You should not do any [act of sacrificial worship] to G‑d your G‑d other than at the site which G‑d your G‑d will choose, to place His Name there, from amongst all your tribes. You should seek out His dwelling [place in the Tabernacle at Shiloh] and come there.

You should bring there your burnt-offerings, and your [obligatory peace] offerings, your tithes, [your first fruits—which are] lifted from your hand [by the priests]—your vows, your pledges, and the firstborn of your cattle and of your sheep [which are to be given to the priests.]

[It is] there that you should eat [your sacrifices] before G‑d your G‑d. Then you and your households will rejoice in all the work of your hands. [You should bring offerings according to the means with] which G‑d your G‑d blesses you.

-- Devarim 12:4-7

To which "chosen site" do verses 4-7 refer?

Rashi: The Tabernacle at Shiloh (Rashi on v. 5; according to Gur Aryeh).

Kli Yakar: How could the Torah possibly suggest that Shiloh is G‑d's chosen location, when we know that the site of the Temple in Jerusalem has always been revered as G‑d's chosen place? Avraham carried out the Akeida there, and we even find that Adam offered his sacrifice there. So how could Shiloh be described as "the site where G‑d your G‑d will choose"?

Rather, I maintain that every reference to G‑d's chosen site here refers to the site of the Holy Temple in Jerusalem.

G‑d's Choice of Shiloh & Jerusalem (v. 4ff.)

In contrast to the Tabernacle in the desert, which wandered from place to place, the Tabernacle at Shiloh was a permanent structure fashioned from stone. Thus, at Shiloh, the Divine Presence which dwelt in the Tabernacle became associated with a particular location for the first time. So Shiloh is referred to by the Torah—according to Rashias G‑d's "chosen site."

This, however, begs the question: Why do we find that the term G‑d's "Chosen House" (Beis Habechirah) is used only in reference to the Holy Temple in Jerusalem, and not the Tabernacle at Shiloh, if Shiloh is also G‑d's "chosen site"?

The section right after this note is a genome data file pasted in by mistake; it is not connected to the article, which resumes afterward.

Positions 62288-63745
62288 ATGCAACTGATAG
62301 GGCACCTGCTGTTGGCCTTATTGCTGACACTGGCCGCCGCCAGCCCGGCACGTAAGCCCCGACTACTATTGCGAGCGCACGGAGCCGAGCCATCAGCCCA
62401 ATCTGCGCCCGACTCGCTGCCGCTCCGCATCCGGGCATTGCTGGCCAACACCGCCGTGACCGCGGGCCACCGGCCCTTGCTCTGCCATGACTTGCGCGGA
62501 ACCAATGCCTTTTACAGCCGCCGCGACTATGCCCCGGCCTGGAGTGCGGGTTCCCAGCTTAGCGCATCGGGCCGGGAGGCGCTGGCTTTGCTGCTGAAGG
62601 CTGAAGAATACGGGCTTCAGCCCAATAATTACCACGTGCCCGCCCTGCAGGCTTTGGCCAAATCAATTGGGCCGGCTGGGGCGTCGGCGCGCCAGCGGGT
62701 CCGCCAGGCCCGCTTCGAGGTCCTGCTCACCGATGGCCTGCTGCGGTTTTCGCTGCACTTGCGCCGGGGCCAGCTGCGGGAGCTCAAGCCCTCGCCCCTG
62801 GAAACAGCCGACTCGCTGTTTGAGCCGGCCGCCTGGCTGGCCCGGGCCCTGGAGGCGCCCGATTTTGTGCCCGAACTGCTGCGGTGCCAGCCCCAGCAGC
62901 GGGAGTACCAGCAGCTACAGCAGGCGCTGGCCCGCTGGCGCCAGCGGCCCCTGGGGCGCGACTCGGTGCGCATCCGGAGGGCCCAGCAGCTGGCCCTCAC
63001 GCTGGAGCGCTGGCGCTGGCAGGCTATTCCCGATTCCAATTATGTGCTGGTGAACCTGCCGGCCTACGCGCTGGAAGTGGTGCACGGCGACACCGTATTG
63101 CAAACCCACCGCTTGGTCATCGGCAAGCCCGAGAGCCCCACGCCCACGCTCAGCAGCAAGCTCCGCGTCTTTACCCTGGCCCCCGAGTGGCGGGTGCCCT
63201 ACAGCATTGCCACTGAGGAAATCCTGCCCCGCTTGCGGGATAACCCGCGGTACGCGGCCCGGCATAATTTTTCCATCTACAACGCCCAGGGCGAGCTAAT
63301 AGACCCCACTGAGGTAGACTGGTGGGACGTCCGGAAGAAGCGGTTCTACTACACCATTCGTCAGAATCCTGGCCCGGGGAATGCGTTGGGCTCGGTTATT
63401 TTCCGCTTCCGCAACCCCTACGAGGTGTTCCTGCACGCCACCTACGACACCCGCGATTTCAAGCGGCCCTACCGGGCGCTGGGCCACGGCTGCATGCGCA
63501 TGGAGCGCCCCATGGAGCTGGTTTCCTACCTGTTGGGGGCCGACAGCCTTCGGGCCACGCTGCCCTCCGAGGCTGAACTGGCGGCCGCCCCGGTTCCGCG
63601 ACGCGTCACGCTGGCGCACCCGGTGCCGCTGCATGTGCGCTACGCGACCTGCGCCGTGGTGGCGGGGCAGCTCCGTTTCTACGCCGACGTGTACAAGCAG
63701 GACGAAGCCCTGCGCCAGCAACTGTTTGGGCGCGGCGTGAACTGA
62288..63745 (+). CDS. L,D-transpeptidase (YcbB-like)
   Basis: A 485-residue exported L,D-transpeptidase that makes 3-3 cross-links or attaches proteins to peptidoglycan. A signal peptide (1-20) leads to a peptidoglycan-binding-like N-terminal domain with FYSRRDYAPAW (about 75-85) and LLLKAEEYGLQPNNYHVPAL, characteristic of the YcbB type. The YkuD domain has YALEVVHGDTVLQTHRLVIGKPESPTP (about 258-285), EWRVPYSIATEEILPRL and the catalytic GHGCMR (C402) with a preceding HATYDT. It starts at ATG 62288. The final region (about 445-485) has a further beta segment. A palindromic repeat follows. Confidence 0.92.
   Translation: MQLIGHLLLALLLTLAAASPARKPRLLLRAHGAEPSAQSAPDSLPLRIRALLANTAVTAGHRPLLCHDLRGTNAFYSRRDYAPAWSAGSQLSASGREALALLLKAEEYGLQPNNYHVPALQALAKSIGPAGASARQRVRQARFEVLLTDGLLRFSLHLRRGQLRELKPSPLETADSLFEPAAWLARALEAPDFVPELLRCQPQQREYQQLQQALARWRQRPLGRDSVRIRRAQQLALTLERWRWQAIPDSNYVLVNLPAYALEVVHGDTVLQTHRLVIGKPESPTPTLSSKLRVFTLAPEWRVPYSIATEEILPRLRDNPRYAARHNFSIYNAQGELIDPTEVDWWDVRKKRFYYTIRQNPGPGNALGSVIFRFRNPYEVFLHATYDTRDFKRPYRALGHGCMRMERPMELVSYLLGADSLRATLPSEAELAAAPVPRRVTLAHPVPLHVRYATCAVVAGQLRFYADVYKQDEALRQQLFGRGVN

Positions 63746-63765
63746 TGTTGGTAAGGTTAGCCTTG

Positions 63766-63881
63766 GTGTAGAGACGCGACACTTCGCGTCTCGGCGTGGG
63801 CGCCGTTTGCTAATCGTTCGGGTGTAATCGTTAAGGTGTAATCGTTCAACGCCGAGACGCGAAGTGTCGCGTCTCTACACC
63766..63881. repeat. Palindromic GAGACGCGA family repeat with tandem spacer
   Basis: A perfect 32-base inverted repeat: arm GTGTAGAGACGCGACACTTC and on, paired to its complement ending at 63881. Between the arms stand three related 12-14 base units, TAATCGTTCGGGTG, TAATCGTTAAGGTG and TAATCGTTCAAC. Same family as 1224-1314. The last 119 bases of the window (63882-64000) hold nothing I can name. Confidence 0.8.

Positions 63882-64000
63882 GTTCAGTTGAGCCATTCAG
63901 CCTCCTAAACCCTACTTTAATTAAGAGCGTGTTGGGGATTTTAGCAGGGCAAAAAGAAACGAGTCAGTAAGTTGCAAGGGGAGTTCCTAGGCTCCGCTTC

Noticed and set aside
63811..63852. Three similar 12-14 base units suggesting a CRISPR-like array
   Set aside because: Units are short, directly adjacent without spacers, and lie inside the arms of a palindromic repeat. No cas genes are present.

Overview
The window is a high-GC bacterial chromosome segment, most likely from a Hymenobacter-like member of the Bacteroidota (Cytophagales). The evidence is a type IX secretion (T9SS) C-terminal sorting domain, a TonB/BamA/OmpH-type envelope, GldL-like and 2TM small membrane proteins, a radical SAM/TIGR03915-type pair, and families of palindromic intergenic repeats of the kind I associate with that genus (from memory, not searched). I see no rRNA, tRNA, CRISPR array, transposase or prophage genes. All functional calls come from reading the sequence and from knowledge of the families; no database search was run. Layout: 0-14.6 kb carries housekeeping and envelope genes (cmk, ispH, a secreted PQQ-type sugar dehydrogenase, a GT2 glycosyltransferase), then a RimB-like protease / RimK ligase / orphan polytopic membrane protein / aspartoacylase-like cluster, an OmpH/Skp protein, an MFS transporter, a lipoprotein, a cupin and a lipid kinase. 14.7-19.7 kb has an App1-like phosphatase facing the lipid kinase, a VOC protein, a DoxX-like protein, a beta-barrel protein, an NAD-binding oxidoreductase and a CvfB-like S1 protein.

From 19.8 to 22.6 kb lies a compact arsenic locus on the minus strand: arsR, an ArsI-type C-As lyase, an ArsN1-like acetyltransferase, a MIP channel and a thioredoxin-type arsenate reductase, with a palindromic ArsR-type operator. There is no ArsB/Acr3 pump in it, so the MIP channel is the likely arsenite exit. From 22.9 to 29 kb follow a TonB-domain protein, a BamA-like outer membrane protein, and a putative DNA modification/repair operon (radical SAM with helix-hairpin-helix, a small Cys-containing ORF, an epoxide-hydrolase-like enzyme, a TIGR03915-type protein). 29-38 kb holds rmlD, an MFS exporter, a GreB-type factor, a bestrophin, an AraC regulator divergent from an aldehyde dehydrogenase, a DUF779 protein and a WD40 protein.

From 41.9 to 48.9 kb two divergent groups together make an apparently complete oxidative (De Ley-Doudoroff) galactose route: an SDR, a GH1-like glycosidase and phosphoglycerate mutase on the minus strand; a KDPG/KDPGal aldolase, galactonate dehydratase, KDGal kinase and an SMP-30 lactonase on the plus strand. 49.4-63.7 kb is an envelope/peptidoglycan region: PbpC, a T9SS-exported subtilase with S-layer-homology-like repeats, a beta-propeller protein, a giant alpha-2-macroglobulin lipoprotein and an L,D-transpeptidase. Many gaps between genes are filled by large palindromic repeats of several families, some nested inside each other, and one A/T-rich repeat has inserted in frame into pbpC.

The Explanation

There are two possible ways of understanding the concept that G‑d "chose" a particular place to be the exclusive location where sacrifices are to be offered:

  1. That the emphasis is primarily on the negative: He does not want sacrifices to be offered in any place other than this; or

  2. That He positively desires this site (and inevitably this precludes the use of any other site).

It could be argued that this is the distinction between G‑d's choice of Shiloh and His choice of Jerusalem:

When introducing the prohibition of offering a sacrifice outside Shiloh, the Torah stresses the negative (precluding other sites) before the positive (exclusivity of Shiloh): "[4] You should not do any [act of sacrificial worship] to G‑d your G‑d [5] other than at the site where G‑d your G‑d will choose, to place His Name there." This indicates that G‑d's intent in "choosing" Shiloh was primarily for the sake of excluding other locations, and not because G‑d had an intrinsic desire that His sacrifices should be offered at Shiloh in particular.

However, in the case of the Holy Temple in Jerusalem, the Torah stresses the superiority of the site itself first: "Then [you will build the Holy Temple] in the place in which G‑d your G‑d will choose to make His Name rest there" (v. 11), and only afterwards outlines the prohibition of offering elsewhere: "[Only] there should you bring everything that I am commanding you" (ibid.). This indicates that G‑d positively desired Jerusalem as a place of sacrificial worship, not as a means to an end. The prohibition of offering a sacrifice in any other location thus follows as a secondary logical necessity.

And it is for this reason that only the Holy Temple in Jerusalem can truly be called G‑d's "Chosen House."

(Based on Likutei Sichos vol. 24, p. 79ff.)